Members of Department of Geographical Sciences (Alona Bunning, Dr. Chris Justice) played a lead role in organizing the recent Emerging Technologies and Methods in Earth Observation for Agricultural Monitoring Workshop held at the USDA National Agricultural Library in Beltsville. This was a joint workshop sponsored by the Department’s Earth Observations for Food Security & Agriculture Consortium (EOFSAC), a new NASA-sponsored program led by the Department of Geographical Sciences, as well as Agriculture and Agri-Food Canada (AAFC), the United States Department of Agriculture (USDA), and North American Tripartite Committee on Agricultural Statistics (NATCAS). Over 90 people attended the meeting, including a number of consortium partners and collaborators.
EOFSAC members, including those from the Department had a strong presence among the nearly 50 presentations that were given over the course of the three-day workshop. Dr. Chris Justice, Chair of the Department, opened the meeting outlining the objectives of the workshop, and helped draw discussion towards the need to address gaps in data and the ability of emerging technologies to advance these requirements. Dr. Matt Hansen of the Department of Geography’s Global Land Discovery & Analysis (GLAD) group discussed land cover change and crop area estimation using satellite imagery that directs field-based data collection decisions.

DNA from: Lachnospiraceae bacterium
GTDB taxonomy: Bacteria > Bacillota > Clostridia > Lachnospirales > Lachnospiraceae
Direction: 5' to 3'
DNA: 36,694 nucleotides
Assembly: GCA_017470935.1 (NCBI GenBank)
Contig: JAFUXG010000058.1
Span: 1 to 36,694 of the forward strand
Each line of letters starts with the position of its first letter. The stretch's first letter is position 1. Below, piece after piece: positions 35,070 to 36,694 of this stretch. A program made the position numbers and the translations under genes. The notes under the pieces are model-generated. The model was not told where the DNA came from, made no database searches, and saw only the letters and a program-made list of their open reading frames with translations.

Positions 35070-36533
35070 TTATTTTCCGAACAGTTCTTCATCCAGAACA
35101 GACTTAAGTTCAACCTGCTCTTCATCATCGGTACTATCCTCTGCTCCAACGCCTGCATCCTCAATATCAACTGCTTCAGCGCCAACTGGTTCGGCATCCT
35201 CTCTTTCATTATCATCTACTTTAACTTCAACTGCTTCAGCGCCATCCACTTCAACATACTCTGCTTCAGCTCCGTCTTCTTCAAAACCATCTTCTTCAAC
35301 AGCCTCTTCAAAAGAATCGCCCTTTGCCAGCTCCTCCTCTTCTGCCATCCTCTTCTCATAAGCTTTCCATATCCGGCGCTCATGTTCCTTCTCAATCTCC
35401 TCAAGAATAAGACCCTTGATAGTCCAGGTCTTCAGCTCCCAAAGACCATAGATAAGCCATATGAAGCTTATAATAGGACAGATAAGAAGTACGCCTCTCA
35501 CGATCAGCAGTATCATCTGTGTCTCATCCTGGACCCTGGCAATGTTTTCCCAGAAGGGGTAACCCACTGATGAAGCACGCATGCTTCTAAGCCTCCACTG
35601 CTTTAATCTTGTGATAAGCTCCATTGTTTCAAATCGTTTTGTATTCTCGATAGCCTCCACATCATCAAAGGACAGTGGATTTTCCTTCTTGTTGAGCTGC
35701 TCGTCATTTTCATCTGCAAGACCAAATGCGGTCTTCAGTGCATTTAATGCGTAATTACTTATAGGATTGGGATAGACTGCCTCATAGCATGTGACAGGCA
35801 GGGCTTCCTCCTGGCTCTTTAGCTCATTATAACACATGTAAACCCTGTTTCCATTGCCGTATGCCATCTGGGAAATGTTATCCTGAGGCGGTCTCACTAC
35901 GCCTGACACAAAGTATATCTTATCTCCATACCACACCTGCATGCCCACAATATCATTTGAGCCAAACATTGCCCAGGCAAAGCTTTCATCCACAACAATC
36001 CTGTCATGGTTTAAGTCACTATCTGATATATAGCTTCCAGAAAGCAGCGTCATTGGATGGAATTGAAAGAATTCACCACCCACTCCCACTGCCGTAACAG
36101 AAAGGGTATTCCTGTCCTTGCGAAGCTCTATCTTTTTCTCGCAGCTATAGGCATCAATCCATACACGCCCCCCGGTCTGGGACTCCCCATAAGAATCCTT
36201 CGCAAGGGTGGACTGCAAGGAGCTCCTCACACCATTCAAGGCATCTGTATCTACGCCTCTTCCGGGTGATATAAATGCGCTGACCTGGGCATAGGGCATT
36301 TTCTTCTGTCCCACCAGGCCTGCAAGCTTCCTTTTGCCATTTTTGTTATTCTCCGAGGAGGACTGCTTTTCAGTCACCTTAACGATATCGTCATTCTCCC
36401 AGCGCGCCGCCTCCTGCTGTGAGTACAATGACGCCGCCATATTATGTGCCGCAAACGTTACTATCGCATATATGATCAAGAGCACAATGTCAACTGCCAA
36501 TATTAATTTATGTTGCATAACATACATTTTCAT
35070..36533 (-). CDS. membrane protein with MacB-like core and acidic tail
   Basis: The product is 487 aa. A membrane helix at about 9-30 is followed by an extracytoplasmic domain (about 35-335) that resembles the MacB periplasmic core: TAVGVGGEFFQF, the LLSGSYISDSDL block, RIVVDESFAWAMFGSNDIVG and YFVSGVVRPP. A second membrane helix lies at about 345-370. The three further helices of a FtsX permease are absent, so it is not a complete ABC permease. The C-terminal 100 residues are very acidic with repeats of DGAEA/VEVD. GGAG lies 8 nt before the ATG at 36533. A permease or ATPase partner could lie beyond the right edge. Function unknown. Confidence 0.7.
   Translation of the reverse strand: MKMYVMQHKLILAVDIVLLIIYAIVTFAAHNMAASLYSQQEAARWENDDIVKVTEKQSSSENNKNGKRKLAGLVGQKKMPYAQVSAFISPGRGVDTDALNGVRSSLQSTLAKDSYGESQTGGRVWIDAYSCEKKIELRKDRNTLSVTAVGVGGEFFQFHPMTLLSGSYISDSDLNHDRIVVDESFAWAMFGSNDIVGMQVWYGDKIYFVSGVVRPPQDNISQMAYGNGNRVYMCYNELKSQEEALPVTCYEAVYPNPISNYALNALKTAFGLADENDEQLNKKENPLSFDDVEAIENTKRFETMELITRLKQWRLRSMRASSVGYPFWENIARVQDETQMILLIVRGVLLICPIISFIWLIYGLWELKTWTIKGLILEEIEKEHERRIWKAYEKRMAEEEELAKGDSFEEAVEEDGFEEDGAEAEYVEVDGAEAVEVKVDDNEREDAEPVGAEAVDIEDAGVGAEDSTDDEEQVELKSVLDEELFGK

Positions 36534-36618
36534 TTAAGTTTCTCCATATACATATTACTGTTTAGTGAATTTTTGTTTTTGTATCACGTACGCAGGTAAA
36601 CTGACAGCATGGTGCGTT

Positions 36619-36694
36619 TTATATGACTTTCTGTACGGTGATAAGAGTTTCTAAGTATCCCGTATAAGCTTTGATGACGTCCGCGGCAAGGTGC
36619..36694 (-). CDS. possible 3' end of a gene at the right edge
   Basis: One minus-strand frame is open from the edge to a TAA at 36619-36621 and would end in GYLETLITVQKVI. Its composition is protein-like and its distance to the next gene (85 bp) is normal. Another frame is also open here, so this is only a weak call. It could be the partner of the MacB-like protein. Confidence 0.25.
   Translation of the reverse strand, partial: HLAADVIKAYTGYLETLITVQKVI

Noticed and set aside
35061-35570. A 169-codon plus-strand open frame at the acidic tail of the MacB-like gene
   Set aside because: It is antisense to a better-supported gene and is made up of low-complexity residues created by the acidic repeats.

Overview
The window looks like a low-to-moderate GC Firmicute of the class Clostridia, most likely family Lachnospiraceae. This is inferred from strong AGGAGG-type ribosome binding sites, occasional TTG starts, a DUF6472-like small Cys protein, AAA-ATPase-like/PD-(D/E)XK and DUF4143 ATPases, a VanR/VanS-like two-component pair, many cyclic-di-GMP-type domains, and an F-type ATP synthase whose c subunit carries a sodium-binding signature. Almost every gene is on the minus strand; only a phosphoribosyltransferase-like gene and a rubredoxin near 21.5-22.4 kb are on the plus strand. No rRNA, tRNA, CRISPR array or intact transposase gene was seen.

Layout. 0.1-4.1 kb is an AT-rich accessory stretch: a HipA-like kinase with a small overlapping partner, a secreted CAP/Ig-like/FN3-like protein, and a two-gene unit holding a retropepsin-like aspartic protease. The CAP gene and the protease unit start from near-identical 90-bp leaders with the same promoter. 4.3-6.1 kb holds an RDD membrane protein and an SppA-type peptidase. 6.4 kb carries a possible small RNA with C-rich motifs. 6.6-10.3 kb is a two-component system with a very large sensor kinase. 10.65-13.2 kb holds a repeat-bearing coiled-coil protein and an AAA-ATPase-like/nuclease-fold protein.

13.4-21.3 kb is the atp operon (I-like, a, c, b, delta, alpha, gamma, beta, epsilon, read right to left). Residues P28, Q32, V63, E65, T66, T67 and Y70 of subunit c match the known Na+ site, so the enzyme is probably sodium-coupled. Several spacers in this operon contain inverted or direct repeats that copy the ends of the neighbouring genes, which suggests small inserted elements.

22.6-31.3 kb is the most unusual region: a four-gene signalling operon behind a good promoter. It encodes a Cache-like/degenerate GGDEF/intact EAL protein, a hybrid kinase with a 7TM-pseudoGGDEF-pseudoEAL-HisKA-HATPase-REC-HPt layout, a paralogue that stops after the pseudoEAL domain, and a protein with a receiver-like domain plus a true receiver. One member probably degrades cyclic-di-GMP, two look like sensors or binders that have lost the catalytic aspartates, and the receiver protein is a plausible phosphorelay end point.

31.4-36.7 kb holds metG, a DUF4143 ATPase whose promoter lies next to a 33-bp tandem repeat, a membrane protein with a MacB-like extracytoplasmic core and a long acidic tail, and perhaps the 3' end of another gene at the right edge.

Dr. Ritvik Sahajpal identified the importance of the automated crop condition assessment (ACCA) system, the need for data, and the ways that crop condition monitoring through consensus building has developed under the AMIS and Early Warning crop monitors. His Department colleagues on this project include Inbal Becker-Reshef (the PI for the EOFSAC), Brian Barker, Joanne Hall, Andres Artigas, Estefania Puricelli, Mike Humber, and Jie Zhang.
Dr. Belen Franch presented a new method of wheat yield estimation through coarse resolution imagery and Dr. Sergii Skakun discussed the combined use of Landsat-8 and Sentinel-2 data for improved resolution and greater temporal agricultural monitoring, also for winter wheat. Dr. Franch and Dr. Skakun work closely with Dr. Eric Vermote (Adjunct Professor), and Dr. Jean-Claude Roger based at NASA -GSFC developing satellite-based yield forecasting.
Dr. Prasad Bandaru, presented research developed by several Department colleagues (Curtis Jones, Cesar Izaurralde), combining process-based crop models and satellite data into an integrated seasonal crop forecasting system. This provides regular real-time and early crop condition forecasts, using combined information from the EPIC (Environmental Policy Integrated Climate) model, as well as NOAA weather forecasts and NASA satellite data.
Read more and view all presentations at the EOFSAC Event Page for the workshop.